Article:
Should players be defined by a championship
After the Pittsburgh Penguins hoisted the Stanley Cup as National Hockey League champions, you have to feel for the other guys.
Guys like Patrick Marleau and Joe Thornton are the first pair to come to mind. That clip of Marleau watching the celebration unfolding in front of him, with his face propped up by the stick in front of him and a look of extreme disappointment on his face, painted what the Cup meant to him.
Thornton, Marleau and their teammates were two games from helping them shed the ‘loser’ label when it came to the playoffs. A win on the biggest stage in pro hockey would’ve helped cement them as legit superstars — I believe they are, but what do I know — and provide an answer to the ‘ Can they win the big one?’ question.
It hurts for them. They were this close to a championship and now they have to start over.
There is never a guarantee you can get back. That’s what makes starting over so painful.
Sometimes, you’re lucky as a pro athlete and you get a couple of cracks at a championship. For others, that one finals appearance in a career is the only time they’ve been in reach of a trophy.
They all strive for that one championship. They only want one, but often times that escapes them.
Pro sports are a grind. First, it’s the long regular seasons; regular trips across the country and then comes the playoffs.
Mundane players really need it, but do the great ones?
Do the truly great players of the game need to have that championship to validate their careers?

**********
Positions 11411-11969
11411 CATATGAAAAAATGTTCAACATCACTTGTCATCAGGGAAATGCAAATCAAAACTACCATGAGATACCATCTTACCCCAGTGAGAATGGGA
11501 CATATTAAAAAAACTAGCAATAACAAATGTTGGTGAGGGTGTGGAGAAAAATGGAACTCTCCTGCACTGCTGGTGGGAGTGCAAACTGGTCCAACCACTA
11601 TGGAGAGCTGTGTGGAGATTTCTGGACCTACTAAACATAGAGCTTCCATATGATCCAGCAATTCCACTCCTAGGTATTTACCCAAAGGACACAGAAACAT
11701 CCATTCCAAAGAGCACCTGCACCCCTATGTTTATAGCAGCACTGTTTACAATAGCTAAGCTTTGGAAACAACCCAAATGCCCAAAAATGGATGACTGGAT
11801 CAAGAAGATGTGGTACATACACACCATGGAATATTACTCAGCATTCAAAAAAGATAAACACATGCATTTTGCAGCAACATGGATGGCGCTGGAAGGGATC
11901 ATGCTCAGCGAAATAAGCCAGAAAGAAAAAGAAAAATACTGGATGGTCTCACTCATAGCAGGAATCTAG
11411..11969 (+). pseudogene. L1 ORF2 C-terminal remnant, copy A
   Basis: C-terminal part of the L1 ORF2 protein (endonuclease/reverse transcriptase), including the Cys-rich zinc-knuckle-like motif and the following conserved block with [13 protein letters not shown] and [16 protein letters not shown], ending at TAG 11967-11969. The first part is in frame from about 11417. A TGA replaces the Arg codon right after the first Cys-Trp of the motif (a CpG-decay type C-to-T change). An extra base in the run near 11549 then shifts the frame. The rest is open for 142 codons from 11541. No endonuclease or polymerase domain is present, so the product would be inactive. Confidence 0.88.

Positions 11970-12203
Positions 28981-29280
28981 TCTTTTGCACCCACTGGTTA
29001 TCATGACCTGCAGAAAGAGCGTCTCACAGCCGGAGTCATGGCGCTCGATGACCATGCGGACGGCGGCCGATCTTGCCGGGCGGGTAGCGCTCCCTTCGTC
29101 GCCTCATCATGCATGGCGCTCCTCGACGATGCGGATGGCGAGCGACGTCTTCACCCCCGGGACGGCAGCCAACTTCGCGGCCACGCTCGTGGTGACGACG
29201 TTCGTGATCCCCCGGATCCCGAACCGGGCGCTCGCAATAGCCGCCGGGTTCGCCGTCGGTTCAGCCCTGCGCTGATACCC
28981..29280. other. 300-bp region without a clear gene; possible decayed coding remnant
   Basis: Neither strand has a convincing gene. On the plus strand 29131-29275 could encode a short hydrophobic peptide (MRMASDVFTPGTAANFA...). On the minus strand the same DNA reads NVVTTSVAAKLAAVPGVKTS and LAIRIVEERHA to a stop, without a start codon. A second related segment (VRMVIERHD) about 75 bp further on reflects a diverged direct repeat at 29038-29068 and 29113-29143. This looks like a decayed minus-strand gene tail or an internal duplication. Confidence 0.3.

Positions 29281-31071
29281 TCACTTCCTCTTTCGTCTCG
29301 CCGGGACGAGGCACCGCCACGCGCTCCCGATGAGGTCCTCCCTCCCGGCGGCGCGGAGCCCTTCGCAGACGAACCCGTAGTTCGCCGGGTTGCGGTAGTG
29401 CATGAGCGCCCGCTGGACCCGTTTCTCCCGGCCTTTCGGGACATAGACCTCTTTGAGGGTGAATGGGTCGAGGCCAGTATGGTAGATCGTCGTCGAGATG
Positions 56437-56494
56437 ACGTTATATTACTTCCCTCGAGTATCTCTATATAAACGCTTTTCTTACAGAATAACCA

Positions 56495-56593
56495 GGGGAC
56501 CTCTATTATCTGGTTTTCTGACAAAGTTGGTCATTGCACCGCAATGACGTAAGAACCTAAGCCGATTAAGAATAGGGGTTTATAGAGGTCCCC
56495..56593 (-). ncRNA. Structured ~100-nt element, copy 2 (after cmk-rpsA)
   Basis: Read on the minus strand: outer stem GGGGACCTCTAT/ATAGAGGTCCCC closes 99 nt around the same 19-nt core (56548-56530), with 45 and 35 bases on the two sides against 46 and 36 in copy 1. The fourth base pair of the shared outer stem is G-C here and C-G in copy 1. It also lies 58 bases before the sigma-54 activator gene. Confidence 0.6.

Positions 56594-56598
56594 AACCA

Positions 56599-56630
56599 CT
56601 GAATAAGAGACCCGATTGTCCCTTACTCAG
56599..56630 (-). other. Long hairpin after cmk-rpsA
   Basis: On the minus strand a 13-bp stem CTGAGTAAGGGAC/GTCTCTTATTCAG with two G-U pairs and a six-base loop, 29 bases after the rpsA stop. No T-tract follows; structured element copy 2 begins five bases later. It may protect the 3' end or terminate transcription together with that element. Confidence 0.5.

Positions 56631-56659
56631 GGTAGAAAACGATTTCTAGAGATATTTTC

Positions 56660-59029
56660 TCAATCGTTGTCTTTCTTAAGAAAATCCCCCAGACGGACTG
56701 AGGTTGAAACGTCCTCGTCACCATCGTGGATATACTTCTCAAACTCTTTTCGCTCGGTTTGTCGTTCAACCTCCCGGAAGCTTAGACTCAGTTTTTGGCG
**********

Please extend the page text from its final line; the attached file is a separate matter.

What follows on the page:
In my opinion, I don’t think it really matters to the great ones. Jim Kelly is a Hall of Fame quarterback even though he whiffed on four straight NFL title games.
Karl Malone is the second highest scorer in NBA history, but he doesn’t have a championship. Does that make his career a waste?
No, definitely not. It goes for Charles Barkley and Reggie Miller too.
But, those are older examples. Take Jarome Iginla for example. Great player, no titles.
Got really close with the Flames in 2004, but he hasn’t been back since. That doesn’t take away the fact, he’s a great player.
Carmelo Anthony may never reach the NBA Finals and in the grand scheme of things, it really doesn’t matter.
The level these guys played at during their careers isn’t diminished by not having a title.
The players strive to be the best. It’s ingrained in their DNA.
They need it and they crave it. Their entire lives they’ve been the best and they need to reach that pinnacle or it’s a waste.
They need that long-lasting value to put their careers in perspective.
However, the great ones shouldn’t be defined by championships. Their legacy shouldn’t be tied to a championship.
They all want one, but they don’t need it.
Would Michael Jordan’s career and impact on the game have been any less significant if he hadn’t won six championships?
Nicholas Mercer is a reporter/photographer with The Compass in Carbonear. He lives in Bay Roberts and can be reached at email@example.com